The Character of a Methodist – Part 2

by | Nov 18, 2019 | East District News Webpage, East District Newsletter

It was more than he could handle. John Wesley’s movement was about taking the love of Christ beyond the institutional walls of a stiff and cold church and making that love practical, accessible, and truly transformative for the people who were at the very margins of life, struggling to exist. You would have thought that the people in the church would have supported Wesley’s work with the poor and outcast. That wasn’t always the case. Along the way there was a great deal of criticism for what he did and how he did it. In 1742, John Wesley finally had enough of it. He wrote a sermon that was his response to the criticisms that were made against him and the movement his work had started. In this sermon, Wesley wanted people to know what was and what was not at the heart of his work.

This week we look at these statements made in Wesley’s sermon:

“What then is the mark? Who is a Methodist, according to your own account?” I answer: A Methodist is one who has “the love of God shed abroad in [their] heart by the Holy Ghost given unto [them];” one who “loves the Lord [their] God with all [of their] heart, and with all [of their] soul, and with all [of their] mind, and with all [of their] strength.”

Wesley goes on to explain that a few of the reasons for loving God include these:

  • God, through Jesus Christ, has granted us forgiveness.
  • All are beloved children of God.
  • There is joy in a hope that is eternal life.

For Wesley, foundational for a Methodist is to love God and to fully understand why one loves God. (Remember Simon Sinek’s book, Start with Why?).

In the conversations the district superintendents have been having with churches this fall, the first question we ask has been, “how do I experience God at (name of my) UMC?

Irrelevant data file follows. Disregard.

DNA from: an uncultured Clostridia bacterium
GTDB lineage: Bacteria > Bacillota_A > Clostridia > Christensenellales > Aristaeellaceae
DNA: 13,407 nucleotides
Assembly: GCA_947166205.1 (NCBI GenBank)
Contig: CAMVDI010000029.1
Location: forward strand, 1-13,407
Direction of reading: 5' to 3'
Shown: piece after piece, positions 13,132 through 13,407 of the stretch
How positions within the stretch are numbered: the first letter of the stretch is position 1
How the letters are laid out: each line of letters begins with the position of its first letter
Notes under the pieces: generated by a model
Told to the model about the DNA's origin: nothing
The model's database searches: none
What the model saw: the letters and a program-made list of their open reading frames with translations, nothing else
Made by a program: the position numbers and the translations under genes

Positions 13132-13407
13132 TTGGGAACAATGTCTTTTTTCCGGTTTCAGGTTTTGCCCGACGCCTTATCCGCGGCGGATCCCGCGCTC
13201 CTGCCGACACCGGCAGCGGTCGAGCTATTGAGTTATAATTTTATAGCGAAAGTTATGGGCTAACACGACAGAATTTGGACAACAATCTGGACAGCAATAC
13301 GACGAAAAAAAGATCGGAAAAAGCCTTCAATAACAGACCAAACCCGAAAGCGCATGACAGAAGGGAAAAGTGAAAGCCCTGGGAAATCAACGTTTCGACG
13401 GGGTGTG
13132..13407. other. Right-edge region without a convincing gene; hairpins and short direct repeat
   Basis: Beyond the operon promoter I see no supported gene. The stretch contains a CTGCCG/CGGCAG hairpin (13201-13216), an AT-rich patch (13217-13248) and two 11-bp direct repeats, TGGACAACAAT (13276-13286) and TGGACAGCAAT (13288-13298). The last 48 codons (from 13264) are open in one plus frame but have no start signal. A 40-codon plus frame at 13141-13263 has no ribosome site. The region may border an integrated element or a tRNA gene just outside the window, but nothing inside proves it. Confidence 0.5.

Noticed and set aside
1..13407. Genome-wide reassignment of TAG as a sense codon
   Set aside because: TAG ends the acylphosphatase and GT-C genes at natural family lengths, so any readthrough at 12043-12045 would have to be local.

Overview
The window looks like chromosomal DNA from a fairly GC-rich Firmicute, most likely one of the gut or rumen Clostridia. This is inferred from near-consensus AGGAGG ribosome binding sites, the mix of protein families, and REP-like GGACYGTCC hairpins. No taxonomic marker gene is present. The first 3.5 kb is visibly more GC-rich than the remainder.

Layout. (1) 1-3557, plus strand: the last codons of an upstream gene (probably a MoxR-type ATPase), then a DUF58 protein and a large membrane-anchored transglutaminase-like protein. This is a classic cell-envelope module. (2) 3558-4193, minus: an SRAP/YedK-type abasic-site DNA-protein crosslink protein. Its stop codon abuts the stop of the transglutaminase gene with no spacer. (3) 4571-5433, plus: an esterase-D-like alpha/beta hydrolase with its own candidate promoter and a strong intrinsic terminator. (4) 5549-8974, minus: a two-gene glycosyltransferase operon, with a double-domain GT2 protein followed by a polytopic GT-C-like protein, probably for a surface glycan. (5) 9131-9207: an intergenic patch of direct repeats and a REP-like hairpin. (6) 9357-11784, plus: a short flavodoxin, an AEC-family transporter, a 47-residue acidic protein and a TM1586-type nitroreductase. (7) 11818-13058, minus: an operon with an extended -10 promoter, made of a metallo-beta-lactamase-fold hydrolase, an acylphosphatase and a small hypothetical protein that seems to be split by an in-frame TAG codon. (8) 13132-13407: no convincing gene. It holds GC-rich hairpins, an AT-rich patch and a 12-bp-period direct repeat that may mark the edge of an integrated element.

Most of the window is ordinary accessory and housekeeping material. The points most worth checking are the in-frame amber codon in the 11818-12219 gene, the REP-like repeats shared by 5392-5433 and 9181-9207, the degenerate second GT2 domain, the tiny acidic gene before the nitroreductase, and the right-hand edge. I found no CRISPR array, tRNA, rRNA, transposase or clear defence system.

Some of the responses given have been filled with joy:

  • I experience God in the way I was accepted and loved by the people of this church. I had visited other churches and this one loved me just the way I am.
  • I experience God in the discussions in a small group (Bible study, Sunday school class, men’s group, or UMW). We have the freedom to express our various opinions and it is ok that we don’t always agree.
  • I experience God in the singing of songs in worship. There is something that happens when I hear everyone using their voices, singing in harmony with one another, that reminds me that God values the uniqueness of every person.
  • I experience God when I volunteer in our outreach ministry, (too many to name here). I am mindful that God loves the broken hearted, imprisoned, ill, immigrant, etc., and when I volunteer, I become part of God’s work of providing healing, second chances, and new life.
  • I experience God in the sermons. I feel as if God knows what I’m going through and speaks directly to me.
  • I experience God in our prayer times. I remember that God not only hears my prayers but loves me enough to answer them.

The congregational meetings remind us that there are many reasons to love God. John Wesley’s sermon indicates that there is a sense of joy that floods a person’s life when we connect with all that God has done for us.

If the character of a Methodist is to truly love God with everything in us – heart, soul, mind, strength let me ask this question, what are you doing to fan the flame of that love? What keeps you mindful of what God, in Christ, has done for you? And finally, how do you let that joy-filled love for God find expression in your daily life?

This week I encourage you to intentionally connect with why you love God. At the end of the day for the next week take a few minutes to journal about how you encountered God that day. End your daily entry with a prayer that starts with, “God, I love you because…”

Let your love for God be experienced in all you say, and all you do. It is one of the marks of a Methodist.

My prayers are with us as we continue to journey into our Wesleyan ways.

And in all you do – be the light.

N Susan Brims Signature

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Author: Susan Brims

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